Thursday, December 28

Fancy Flights, and Flights of Fancy

Tempt your adventurous mixologist within (or the one at your favorite establishment) to take you on a whirlwind tour of the top shelf by preparing a flight of cocktails for you and a couple of thoughtful drinking buddies. It's a fun way to try out new concoctions, and a great excuse to survey the field of spirits. Some bartenders team up with the restaurant's chef to bring food pairings into the mix.

A Couple of Ways to Go
One approach is to showcase a single liquor in a variety of cocktails. You and two or three friends get a little pour (just enough to really taste it, but not so much that you have to pack it in and head for home early). This is a great do-at-home approach, because you only need to purchase one bottle of the liquor in question.

Another approach is to make the same cocktail featuring five or six brands of the same booze. While this is probably the most scientific way to find out which brand tastes best in your favorite cocktail, the variety and interest comes in the subtleties of the liquors. If you're feeling highly rational and looking to hone your tasting skills, this might be your gig. I found out how little difference vodka filtered 35 or 135 times makes once mixed with citrus or other potent flavors. Whiskey, by contrast, remains fairly recognizable even when dosed.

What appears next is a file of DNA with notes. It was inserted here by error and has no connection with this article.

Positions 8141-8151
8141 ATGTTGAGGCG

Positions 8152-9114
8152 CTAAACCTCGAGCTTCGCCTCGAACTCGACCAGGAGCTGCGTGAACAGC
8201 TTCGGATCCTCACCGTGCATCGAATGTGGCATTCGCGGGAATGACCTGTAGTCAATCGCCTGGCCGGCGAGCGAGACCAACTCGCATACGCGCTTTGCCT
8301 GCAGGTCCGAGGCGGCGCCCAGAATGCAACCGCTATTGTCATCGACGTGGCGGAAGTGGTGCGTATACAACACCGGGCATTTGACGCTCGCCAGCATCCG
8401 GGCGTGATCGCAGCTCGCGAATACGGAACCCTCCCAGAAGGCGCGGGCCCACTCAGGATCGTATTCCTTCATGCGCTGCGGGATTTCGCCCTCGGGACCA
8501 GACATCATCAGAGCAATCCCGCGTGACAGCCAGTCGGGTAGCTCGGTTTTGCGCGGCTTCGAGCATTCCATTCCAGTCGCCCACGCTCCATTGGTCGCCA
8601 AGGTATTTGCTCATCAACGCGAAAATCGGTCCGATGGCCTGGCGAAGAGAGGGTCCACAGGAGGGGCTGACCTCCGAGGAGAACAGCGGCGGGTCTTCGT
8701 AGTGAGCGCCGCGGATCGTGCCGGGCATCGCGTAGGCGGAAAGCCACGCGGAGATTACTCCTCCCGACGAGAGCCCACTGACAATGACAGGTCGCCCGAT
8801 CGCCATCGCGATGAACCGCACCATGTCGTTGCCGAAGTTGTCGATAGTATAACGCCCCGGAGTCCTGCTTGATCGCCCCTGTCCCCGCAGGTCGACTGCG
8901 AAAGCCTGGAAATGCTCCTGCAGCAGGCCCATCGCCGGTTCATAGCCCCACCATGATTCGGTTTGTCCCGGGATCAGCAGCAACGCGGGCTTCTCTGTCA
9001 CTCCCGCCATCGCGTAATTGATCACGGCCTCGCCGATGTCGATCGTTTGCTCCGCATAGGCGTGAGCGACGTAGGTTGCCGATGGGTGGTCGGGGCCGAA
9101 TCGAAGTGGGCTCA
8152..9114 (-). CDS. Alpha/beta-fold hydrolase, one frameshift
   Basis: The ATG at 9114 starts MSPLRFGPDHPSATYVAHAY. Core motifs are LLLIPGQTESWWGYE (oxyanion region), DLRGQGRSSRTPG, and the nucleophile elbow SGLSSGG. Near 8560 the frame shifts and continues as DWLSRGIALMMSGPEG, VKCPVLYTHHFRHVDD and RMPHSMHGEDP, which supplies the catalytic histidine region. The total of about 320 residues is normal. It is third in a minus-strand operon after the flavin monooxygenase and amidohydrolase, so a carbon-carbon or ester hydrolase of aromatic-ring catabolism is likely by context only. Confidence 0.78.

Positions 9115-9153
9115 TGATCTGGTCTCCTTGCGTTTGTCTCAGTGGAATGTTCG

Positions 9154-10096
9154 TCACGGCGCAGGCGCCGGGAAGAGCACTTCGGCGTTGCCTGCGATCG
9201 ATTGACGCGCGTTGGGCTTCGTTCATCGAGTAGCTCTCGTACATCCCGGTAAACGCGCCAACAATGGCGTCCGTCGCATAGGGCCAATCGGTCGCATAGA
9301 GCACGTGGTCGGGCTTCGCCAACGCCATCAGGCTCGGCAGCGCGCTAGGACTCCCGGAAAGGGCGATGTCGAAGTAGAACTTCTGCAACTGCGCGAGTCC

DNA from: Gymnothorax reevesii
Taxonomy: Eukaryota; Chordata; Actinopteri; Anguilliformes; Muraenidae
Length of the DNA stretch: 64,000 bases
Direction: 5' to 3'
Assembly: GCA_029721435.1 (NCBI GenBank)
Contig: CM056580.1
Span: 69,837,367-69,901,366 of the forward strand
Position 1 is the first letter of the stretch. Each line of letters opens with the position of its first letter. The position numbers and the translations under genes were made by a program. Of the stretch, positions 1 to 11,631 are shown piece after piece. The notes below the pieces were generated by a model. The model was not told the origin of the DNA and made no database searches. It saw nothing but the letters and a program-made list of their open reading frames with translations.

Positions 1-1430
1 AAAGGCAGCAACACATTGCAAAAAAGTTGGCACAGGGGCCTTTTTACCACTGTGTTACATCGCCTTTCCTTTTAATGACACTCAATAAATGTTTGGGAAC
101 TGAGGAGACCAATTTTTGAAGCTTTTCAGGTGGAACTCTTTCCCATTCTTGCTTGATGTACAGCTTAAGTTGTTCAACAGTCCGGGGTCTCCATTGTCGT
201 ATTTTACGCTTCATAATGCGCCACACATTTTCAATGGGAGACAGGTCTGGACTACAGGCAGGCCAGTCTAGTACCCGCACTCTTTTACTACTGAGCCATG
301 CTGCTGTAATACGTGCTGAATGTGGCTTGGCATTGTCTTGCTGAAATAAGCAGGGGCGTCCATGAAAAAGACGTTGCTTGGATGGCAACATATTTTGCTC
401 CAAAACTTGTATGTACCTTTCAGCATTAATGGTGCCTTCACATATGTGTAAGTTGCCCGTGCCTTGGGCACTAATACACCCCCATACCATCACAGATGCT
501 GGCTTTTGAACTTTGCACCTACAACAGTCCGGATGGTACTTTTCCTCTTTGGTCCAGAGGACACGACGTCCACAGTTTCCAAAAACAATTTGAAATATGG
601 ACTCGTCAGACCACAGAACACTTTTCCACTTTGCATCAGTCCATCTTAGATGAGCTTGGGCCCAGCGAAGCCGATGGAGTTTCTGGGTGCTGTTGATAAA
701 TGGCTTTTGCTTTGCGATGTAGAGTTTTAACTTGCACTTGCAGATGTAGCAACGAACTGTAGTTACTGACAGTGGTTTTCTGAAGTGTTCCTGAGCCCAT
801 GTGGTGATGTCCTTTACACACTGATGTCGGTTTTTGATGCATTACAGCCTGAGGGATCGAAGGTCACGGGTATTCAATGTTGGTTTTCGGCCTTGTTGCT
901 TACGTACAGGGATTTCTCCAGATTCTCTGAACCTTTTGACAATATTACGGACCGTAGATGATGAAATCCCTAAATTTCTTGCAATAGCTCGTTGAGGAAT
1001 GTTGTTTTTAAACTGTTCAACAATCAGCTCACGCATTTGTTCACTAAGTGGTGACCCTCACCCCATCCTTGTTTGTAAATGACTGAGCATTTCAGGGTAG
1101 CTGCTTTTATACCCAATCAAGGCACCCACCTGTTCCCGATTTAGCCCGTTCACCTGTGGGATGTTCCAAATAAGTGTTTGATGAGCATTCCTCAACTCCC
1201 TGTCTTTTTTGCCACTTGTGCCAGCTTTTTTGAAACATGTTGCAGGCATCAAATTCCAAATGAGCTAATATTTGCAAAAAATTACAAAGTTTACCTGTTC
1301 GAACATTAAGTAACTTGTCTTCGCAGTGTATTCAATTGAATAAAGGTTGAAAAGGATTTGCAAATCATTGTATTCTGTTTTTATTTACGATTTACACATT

The third, and perhaps least scientific but highly entertaining and crowd-pleasing way, is to have your mixologist prepare a bunch of cocktails using several brands. In the end you won't learn much about the subtle differences between liquors as sharply as you might using a stricter approach, but if your bartender is knowledgeable, it can still be a great way to get introduced to new spirits.

Who's Doing It?
In Boston at the Metropolitan club, the Flight to Provence martini sampler is offered with snacks and a unique “liquid Caprese” salad created by chef Todd Winer. In New York at Flaturon, mixologist Julie Reiner offers themed cocktail tastings. At Trois restaurant in Atlanta, Eric Simpkins brings Sazerac to several classic and not so classic recipes.

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